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Home > English documentation > Webmasters > Guide to advanced features > Optimisation / System > Multi-site provisioning with a shared SPIP kernel

Multi-site provisioning with a shared SPIP kernel

February 2007 — updated on : August 2010

All the versions of this article:

Multi-site provisioning with a shared SPIP kernel has been possible since version SPIP 1.9. This involves being able to manage several SPIP sites on a single server or on a single host while only using one instance of the SPIP kernel. From here on, this document will use the term ’kernel sharing’ for the sake of brevity.

This allows for a substantial saving in disk space, as well as being able to update SPIP just once for several sites by updating just one single common kernel.

The developments in SPIP 1.9.1 simplified the methods to be used to a certain point, but it is with SPIP 1.9.2 and its improvements [1] that kernel sharing has become significantly more robust and which allows for a reliable shared SPIP kernel.

This article details the procedures for SPIP 1.9.2 running on Apache servers [2] that permit URL rewriting.

There are several ways to get the same results, depending on whether you wish to configure the shared kernel for a shared host or on your own server.

The concept...

Since SPIP 1.9.2 the directories necessary for SPIP kernel functions (ecrire, squelettes-dist, oo), and those used for site activities (config, IMG, tmp, local) have been clearly separated and identified. It’s this separation of directories that enables several autonomous sites to run from a single SPIP kernel.

This autonomy relies on the existence of a set of 4 directories per site, in which SPIP stores the data relevant to each site’s activity. There are 4 such directories, because we need to distinguish between temporary and permanent data on one side, and between HTTP accessible and HTTP inaccessible data on the other side; giving 4 distinct possibilities of data type. The two directories that are HTTP inaccessible are protected with an automatically configured .htaccess file (server administrators can even put these directories beyond the normal HTTP site tree hierarchy if desired).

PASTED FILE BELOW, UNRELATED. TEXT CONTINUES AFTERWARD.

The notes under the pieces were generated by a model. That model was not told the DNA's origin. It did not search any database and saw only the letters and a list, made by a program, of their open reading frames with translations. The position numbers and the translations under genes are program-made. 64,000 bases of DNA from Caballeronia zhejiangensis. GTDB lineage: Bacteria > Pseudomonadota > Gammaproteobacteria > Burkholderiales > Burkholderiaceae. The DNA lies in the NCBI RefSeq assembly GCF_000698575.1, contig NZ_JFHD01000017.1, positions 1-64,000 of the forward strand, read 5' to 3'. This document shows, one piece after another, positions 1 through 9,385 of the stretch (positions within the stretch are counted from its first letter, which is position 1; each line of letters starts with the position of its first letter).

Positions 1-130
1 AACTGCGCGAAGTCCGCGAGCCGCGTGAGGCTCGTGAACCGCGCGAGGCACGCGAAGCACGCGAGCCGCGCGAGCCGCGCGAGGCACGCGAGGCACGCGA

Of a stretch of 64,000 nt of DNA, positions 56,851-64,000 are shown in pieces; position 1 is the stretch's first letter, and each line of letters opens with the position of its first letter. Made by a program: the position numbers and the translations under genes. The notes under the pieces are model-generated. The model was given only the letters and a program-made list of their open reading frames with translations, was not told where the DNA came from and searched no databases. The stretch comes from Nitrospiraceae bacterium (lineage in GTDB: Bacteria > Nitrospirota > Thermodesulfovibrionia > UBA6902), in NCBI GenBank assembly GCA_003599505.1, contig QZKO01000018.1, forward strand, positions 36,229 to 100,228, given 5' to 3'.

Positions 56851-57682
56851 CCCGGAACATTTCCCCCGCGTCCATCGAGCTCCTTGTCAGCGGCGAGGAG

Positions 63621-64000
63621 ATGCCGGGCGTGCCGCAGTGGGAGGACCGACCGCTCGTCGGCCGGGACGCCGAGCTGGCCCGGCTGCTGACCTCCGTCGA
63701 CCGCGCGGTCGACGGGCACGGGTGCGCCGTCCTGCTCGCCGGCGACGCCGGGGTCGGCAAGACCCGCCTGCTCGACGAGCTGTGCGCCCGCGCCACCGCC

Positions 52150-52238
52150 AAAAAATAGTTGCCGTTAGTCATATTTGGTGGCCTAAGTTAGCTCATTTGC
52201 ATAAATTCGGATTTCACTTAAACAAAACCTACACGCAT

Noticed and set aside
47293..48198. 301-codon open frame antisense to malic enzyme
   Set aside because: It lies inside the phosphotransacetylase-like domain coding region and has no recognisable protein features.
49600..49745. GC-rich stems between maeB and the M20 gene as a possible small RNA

Before SPIP 1.9.2, these four types of data weren’t clearly separated and were distributed amongst the IMG, CACHE, ecrire and ecrire/data directories. With SPIP 1.9.2. these four directories are now distinct and are identified by the following PHP constants:


In a non-shared SPIP installation, these directories are created at the site root when the spip_initialisation function is applied to the four values above. In order to used the kernel sharing of SPIP sources, one only needs to know how to link a specific URL with its set of 4 specific directories, by calling the spip_initialisation function with these 4 alternative values, derived from the URLs themselves.

Creating the right directories

To start kernel sharing, it’s necessary to start with a well-functioning site. In our examples, we’re starting with a site referenced by the URL http://example.org/ which is physically stored in our server directory /home/toto/public_html/.

First up, we create a directory (in our example, called ’sites’) which will contain the directories for each of our member sites, and this directory is created at the distribution site root (at the same level as /ecrire).

-  sharing a directory:
If we intend that each of the addresses http://example.org/first_site/ and http://example.org/second_site/ each call a SPIP web site, we then need to create the sub-directories /first_site and /second_site below the /sites directory, and then create these next 4 directories in each of them: /config, /IMG, /tmp, /local. These 4 directories need to be write accessible. It is also possible to add one of the traditional /squelettes directories AT THE SAME LEVEL as these 4 directories.

-  kernel sharing for a domain and subdomain (some ideas):
If we intended that the addresses http://toto.example.org/, http://example.net/ and http://user.example.com/ each called a SPIP web site, we might decide to create the directories /toto, /example.net, et /example.com/user within the /sites directory.

Note: All URLs should point to the SPIP distribution root, i.e. to /home/toto/public_html/. The key role will be played by a single .htaccess file or by an Apache server configuration file which will be explained later.

Redirecting to the right location !

In order for SPIP to recognise that a site has a shared kernel, it is necessary that the spip.php script (called by index.php) be executed. This script will determine, thanks to code added into /config/mes_options.php, if the URL called corresponds to a shared kernel site or not. To do that, it is necessary that the address http://example.org/first_site/ or http://example.org/second_site/ be redirected to http://example.org/ in order to then execute index.php...